Any SaaS solution is a n-tier system, and as such, all the tiers should be protected, not only the application layer. If we put all our effort in the application and its code, we might miss important vulnerabilities in other parts of the attack surface.
The application is more obvious because it’s what the user sees and interacts with, but the direct attack surface is much larger:
- If the application exposes an API, an API gateway might be in place with its own attack surface.
- There can be a firewall.
- There can be a load balancer.
- There can be a WAF.
- The systems where the application runs can expose other open ports.
- Static artifacts could be published in buckets or other systems.
This list is only about the external threats, but internal threats should be considered as well. All internal components should be identified and the risk evaluated.
My point is that if you are in charge of the security of a SaaS solution, don’t think only about the application and its code, but think also about the other tiers or elements necessary to serve the application. A vulnerability in any component could be used to breach the security of the whole system or be used as a door to access additional functionality that was not supposed to be accessible.
One example where this has to be taken into account is a pentest. If you do a pentest of a SaaS solution, you have to look for web application vulnerabilities, but you also have to do a port scan of the hosts in the scope to identify other points of interaction with the system or its backend. If you focus only on web vulnerabilities, you are missing an important part of the attack surface that attackers are not going to ignore. In fact, it’s frequent that attackers target functionality that we have forgotten is there.
The presence of a WAF, an API gateway, a load balancer, or any other system our requests pass through before reaching the application are relevant because they can have their own vulnerabilities. They are supposed to be transparent, but as long as they process data, there is a possibility that malformed data makes them behave in an unexpected way.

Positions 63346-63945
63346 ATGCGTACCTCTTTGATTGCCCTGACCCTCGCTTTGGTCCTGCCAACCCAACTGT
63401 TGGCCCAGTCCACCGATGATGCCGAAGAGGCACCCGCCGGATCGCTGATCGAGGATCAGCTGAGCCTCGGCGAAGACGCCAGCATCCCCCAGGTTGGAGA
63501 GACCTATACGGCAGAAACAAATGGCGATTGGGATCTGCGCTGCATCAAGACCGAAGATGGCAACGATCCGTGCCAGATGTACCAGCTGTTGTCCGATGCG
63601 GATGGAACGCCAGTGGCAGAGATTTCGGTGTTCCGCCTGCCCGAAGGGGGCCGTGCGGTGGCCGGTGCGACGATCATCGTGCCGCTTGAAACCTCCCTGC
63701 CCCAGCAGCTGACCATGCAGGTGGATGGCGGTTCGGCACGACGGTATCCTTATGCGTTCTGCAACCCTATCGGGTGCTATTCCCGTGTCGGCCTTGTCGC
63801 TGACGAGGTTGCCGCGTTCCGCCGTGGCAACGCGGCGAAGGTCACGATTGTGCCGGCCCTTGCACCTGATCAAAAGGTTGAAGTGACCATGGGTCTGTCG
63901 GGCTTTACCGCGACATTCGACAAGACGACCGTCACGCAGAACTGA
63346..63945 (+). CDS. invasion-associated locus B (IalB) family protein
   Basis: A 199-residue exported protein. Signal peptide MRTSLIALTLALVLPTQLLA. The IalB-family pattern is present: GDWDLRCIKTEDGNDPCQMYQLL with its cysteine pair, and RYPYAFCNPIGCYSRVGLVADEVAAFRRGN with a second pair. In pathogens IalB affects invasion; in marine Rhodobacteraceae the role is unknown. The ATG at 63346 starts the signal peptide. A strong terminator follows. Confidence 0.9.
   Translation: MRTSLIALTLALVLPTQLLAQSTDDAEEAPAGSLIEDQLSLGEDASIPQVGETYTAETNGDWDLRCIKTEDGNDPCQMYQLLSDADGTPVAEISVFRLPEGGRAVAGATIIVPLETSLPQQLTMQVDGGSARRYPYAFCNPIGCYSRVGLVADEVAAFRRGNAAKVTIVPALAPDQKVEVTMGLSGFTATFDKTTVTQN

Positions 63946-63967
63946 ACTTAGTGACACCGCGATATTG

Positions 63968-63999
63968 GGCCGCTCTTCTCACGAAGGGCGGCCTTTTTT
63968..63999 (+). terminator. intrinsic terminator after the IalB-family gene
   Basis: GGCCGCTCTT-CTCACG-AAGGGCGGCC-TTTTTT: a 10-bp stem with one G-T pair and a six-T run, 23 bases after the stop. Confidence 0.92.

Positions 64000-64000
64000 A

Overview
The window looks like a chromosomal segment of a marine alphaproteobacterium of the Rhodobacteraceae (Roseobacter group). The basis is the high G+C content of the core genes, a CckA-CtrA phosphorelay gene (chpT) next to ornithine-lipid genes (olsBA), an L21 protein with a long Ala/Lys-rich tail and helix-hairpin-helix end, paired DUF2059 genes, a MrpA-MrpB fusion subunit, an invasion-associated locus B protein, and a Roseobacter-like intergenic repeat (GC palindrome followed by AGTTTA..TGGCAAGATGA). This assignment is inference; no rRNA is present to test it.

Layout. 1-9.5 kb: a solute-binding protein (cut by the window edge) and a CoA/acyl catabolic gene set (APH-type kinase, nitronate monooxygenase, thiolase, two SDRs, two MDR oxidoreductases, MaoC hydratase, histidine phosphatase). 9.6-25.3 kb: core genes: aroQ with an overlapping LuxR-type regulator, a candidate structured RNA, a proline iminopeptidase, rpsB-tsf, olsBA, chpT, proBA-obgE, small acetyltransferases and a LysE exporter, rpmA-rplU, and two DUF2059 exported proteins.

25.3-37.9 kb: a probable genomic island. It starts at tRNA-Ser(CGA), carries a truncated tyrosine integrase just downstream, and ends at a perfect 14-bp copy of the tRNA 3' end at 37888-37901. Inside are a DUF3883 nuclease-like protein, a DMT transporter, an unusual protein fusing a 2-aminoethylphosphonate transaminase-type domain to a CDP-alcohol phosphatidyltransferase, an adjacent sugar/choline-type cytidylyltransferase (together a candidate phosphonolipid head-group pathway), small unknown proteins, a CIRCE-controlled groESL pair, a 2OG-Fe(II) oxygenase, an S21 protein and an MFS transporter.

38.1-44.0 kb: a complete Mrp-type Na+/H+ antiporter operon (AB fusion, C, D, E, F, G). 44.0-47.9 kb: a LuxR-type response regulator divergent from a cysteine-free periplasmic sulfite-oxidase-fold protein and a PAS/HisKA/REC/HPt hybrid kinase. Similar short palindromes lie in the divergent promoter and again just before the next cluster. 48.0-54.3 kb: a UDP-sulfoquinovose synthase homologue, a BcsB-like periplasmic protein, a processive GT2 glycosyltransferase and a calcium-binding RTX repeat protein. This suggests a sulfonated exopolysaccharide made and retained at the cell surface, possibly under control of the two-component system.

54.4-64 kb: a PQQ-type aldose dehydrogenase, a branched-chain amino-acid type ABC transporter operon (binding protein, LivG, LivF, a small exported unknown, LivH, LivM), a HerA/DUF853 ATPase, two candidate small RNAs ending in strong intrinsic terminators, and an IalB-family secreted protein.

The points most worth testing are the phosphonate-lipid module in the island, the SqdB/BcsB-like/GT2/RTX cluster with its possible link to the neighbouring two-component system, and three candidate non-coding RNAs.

In an n-tier system it is important to understand the different components that compose the solution and how each of them interact with the rest. It is particularly important to know how components communicate, which initiate the communication, how they authenticate and if the communication is authenticated.
With the raise of the zero trust model, it’s important to not consider any zone as trusted. Security controls should be designed minimizing the number of trusts.
A frequent example of a trust in a n-tier system is an internal network. It can happen that we can think that a system doesn’t need to require authentication nor encrypted communication because it’s internal and only can be reached by other internal systems. There has been a paradigm shift during the last years, especially after the Wannacry incident, where we became aware that internal vulnerabilities could be exploited and we have to consider them too. Currently, we should assume that each component in a n-tier system should authenticate who tries to connect to it and should validate the data it receives, even though we think that the previous component should have done that.
It’s true that if we follow the logic of validating everything, each component will need to repeat the validation work done by the previous component. I don’t think this is efficient. Some trusts should exist, but we have to choose wisely depending on the environment, the attack surface, the criticality of the component and our risk appetite.
To sum up, SaaS systems are not only software, but infrastructure too, and we cannot protect a cloud infra without taking into account all its components.